Reel Matt

This blog started as my movie marathon — watching a movie a day for a whole year — and has continued as a place for me to write reviews about movies, TV, and various other items.



Oscar Predictions

This is still a work in progress as I migrate from my old platform at Tumblr. For now, you can still access the whole backlog of posts there at

Chariots of Fire

Film #204


Two British track athletes, one a determined Jew and the other a devout Christian, compete in the 1924 Olympics.

Year 1, Day 201

BEFORE: Chariots of Fire is next in the Oscar chain and is the winner of the 1982 Best Picture. The film, a “British historical drama” according to Wikipedia, was also nominated for six other Academy Awards winning three more: Best Original Screenplay, Original Score, and Costume Design (in addition to Best Picture).

AFTER: My how disappointing Chariots of Fire is. This is the film with the iconic theme song and, like Amadeus yesterday, is based on true events. Based on the plot alone Chariots of Fire would seem like the clear winner especially compared with a film like Amadeus - Olympic runners vs. 18th century opera. But as it turns out, opera is much more entertaining than a bunch of athletes are.

I have many disappointments about this film but before getting into specifics I’d like to talk about my general feeling of the film. Chariots of Fire is just downright boring. Nothing seems to happen in the course of two hours. There’s all these different people you are introduced to, one happens to be Jewish and one happens to be Christian, but that doesn’t seem to be important. Harold Abrahams (Ben Cross) is the Jewish student who runs as a way to fight anti-Semitism and Eric Liddell (Ian Charleson) is the Christian missionary runs because he sees it as a way to honor God. However, the only anti-Semitism you really see is from the Cambridge University masters (John Gielgud and Lindsay Anderson) who rarely appear and Liddell’s faith only becomes important at the end when he refuses to race on Sunday (the Sabbath). There seems to be no purpose or drive for Abrahams and Liddell to be running. To me it boils down to, “They can run fast so they’ll run fast.” All the backstory and reasoning the filmmakers try to put behind it just falls flat and is a whole bunch of boring filler.

Abrahams and Liddell also seem to be dazed and confused. There are many reaction shots or even monologue/dialogue scenes where the way these characters act is just painful to watch. Their facial expressions are vacant of all feeling and don’t really portray their emotional states. It would be like seeing a young child at a boardroom meeting - completely uncomfortable and a strong feeling that they are not where they should be. These men are clearly runners and they are good at what they do, but everything else about them just does not fit their character and as a result just makes for awkward times.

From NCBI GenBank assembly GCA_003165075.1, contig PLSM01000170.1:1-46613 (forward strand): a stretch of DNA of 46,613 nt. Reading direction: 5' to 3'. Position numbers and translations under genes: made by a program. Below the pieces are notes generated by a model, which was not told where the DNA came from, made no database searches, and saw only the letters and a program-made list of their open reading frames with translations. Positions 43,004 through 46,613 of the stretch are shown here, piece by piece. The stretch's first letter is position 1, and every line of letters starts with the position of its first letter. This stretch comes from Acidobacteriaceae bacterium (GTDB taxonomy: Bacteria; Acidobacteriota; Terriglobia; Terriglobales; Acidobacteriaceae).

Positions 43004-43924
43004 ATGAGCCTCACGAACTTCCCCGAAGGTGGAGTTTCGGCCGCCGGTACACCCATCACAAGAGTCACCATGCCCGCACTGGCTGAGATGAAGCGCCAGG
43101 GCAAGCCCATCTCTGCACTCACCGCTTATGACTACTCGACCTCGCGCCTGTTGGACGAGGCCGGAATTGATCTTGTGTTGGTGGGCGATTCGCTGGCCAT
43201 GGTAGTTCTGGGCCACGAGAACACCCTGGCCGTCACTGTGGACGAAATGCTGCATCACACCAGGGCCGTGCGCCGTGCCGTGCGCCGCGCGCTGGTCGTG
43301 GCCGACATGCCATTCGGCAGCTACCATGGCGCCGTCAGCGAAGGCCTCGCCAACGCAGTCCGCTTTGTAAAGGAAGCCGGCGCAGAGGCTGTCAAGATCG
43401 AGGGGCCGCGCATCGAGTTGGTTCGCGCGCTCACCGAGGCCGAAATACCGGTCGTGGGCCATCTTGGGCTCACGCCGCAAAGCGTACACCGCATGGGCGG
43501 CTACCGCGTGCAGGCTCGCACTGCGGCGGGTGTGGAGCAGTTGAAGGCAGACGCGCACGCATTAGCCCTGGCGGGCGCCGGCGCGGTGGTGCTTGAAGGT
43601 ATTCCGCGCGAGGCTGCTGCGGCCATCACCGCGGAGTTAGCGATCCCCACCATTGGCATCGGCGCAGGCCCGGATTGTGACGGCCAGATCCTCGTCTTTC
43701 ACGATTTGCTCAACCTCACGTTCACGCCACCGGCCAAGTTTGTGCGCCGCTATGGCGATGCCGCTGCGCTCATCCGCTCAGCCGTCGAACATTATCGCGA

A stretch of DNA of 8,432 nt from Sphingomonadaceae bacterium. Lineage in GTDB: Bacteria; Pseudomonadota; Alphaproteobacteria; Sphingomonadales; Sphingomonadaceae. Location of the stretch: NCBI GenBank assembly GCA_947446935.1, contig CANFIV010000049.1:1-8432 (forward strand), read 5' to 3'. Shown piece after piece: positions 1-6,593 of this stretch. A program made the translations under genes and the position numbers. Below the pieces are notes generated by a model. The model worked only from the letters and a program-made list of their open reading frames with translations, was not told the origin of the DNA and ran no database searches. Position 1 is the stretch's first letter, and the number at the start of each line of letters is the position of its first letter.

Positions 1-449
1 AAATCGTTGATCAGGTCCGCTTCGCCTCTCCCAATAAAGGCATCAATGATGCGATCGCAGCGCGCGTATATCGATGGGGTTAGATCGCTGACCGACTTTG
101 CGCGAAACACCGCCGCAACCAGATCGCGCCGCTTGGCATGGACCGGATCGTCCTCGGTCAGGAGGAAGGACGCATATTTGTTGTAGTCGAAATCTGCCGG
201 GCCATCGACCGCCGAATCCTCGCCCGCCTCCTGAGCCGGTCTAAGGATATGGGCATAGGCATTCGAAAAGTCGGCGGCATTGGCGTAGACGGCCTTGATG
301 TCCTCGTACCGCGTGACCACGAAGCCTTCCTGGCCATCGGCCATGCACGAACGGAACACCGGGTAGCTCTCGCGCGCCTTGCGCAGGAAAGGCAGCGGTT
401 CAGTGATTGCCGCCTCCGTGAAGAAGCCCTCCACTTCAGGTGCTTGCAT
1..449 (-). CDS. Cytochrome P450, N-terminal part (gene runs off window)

In addition to the characters and their story, the structure and the editing of the film can be quite baffling at times. I’m willing to ignore the bookends of the film which reminded me of Saving Private Ryan. Instead of an elderly Private Ryan remembering his deceased friend in a cemetery, there are a bunch of people (that I still have no idea who they are) in a Church remembering the lives of Abrahams and Liddell. But again, I’ll ignore that and just chalk it up to me giving the film the benefit of the doubt. However, there are many other scenes, Abrahams final 100 meter dash most of all, that just shocked me as to how appalling they were. For all the previous races in the film, they were cut in a dramatic way, drawing out the short ~10 second races into much longer, semi-suspenseful scenes. So when Abrahams’ final race came and it was just a wide shot of the entire race, in real-time, my jaw literally dropped open in shock. I couldn’t believe that after everything I saw, after all the build-up to this all-important race that I actually was getting a bit excited for, there was no added tension or dramatization. No; it was just one wide shot of the race. My interest finally rose for once in the film and then it’s gone in an instant. Shortly after the race is finished, the film does go back and replay the race, intercutting it with reaction shots and using slow-mo to add suspense, but by this time I lost all interest. I knew who won and could care less about the emotions running through Abrahams’ and the other characters’ minds.

Honestly, I’m amazed at how Chariots of Fire won, let alone be nominated for, the Academy Award for Best Picture. Looking at the other nominees I can say for certain that Raiders of the Lost Ark is a much better film in every aspect and probably the remaining three as well (though I haven’t seen the others). If you do stick with the film until the end, there is still some suspense still left. They blew Abrahams’ race but Liddell’s still gets the heart racing a tiny bit. But save for this minor excitment and Richard Griffith’s (last seen in Gandhi) and Ian Holm’s (last seen in The Aviator) minor supporting roles, Chariots of Fire doesn’t have anything going for it.

RATING: 2 out of 5